As everyone should very well know, every manufacturing process has flaws. Just because you didn’t get a “flawed iPhone” doesn’t mean others won’t. I’m not saying you’re wrong; several are broken due to mishandling of the devices. But some come flawed. I hadn’t even used my iPhone 5 before the power button started messing up. I’m not attacking you. I’m just pointing that every manufacturing process has flaws.

      • Imahottguy

        True, I would imagine that out of the millions of iPhones produced there would have to be a certain percentage of flawed models that make it past the QC checks (likely still ran by humans and also likely spot checking one or two of a batch (I am assuming)). I should have been more concise, I meant to say that it seemed like an odd case to say that after a year this button doesn’t work anymore could get even close to class action status. Not that it is unheard of to ever have received a broken device from the manufacturer (quite frustrating I’m sure!)

  • Ted Forbes

    The power button problem is a common problem with the 4 and 4s and can be repaired by replacing the power button flex cable. If you are under warranty this is no problem but if the warranty is expired well then…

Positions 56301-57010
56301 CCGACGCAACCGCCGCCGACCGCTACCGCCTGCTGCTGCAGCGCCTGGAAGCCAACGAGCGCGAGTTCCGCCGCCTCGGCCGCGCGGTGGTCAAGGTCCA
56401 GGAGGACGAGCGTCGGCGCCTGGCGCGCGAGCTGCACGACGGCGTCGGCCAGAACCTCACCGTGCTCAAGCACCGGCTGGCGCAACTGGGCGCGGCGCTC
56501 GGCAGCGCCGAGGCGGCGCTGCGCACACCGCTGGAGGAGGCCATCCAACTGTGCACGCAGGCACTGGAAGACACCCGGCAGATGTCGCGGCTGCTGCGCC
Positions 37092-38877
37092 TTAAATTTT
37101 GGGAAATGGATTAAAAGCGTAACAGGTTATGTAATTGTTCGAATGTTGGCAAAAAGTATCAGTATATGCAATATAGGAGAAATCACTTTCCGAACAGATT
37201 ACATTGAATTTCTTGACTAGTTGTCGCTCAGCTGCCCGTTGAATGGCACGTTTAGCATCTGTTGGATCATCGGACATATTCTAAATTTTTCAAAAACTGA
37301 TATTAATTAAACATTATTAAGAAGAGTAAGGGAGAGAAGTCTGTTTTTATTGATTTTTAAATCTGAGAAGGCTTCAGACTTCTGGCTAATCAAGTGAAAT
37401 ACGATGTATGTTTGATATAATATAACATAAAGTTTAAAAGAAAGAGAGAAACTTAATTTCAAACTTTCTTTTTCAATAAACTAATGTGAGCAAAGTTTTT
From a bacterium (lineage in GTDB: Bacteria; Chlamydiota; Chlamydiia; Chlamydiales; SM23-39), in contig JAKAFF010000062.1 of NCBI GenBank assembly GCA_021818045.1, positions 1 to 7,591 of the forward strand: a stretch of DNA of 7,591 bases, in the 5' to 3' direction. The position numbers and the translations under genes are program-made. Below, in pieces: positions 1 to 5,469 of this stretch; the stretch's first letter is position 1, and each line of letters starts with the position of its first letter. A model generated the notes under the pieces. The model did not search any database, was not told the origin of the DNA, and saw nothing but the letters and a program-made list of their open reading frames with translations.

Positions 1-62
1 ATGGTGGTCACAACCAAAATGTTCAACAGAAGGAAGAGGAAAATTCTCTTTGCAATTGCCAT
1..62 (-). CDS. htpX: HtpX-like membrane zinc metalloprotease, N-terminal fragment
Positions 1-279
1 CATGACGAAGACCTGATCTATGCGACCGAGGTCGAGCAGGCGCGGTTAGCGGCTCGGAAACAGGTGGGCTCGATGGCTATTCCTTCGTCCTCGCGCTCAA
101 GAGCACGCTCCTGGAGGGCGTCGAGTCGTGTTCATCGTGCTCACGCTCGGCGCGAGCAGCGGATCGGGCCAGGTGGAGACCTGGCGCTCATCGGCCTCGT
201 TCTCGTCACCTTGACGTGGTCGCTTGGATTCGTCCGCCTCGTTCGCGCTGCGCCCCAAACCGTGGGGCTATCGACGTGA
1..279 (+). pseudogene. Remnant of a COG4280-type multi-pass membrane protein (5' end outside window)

But this and other problems that can be fixed is not as bad as those that can not be fixed especially after the warranty is expired. Indeed the 4 and 4s is known for unrepairable technical problems and the only solution then is to throw it away and purchasing a new phone. Now isn’t that a nuisance?

  • Alexander Reimann

    My iPhone5 power button only works when I push the very left corner of it… I don’t know how much longer that’ll work…

    • Jimothy

      My girlfriend’s only worked for 3 months after it started, just to give some timeframe.(even though yours might last longer.)

  • Razick Rilshad

    I have same problem with my iphone 5 lock button is not working

  • Imahottguy

    Little late to the party on this: the plane was never in danger; if they would have contacted CS, they would have been told that by using the “Assistive Touch” functionality under Settings > General > Accessibility, they could mimic the power button with an on screen button (called “Lock Screen”. This would allow them to lock the screen, and if held down give the normal “Slide to Power Off” screen as well.

    • Jimothy

      Only downside to doing that with a broken power button is the fact that you wouldn’t be able to turn it back on without a power source. (Do they have outlets and such on planes? I’ve never flown.)

      • Imahottguy

        Downside yes, but not a safety issue in the sense the plaintiffs were complaining about. The only safety issue with not being able to power on your phone in a plane would be crash or terrorist situation (I suppose). But then again one could argue that the odds of no one else having a phone or being able to turn on their phone would be so slim.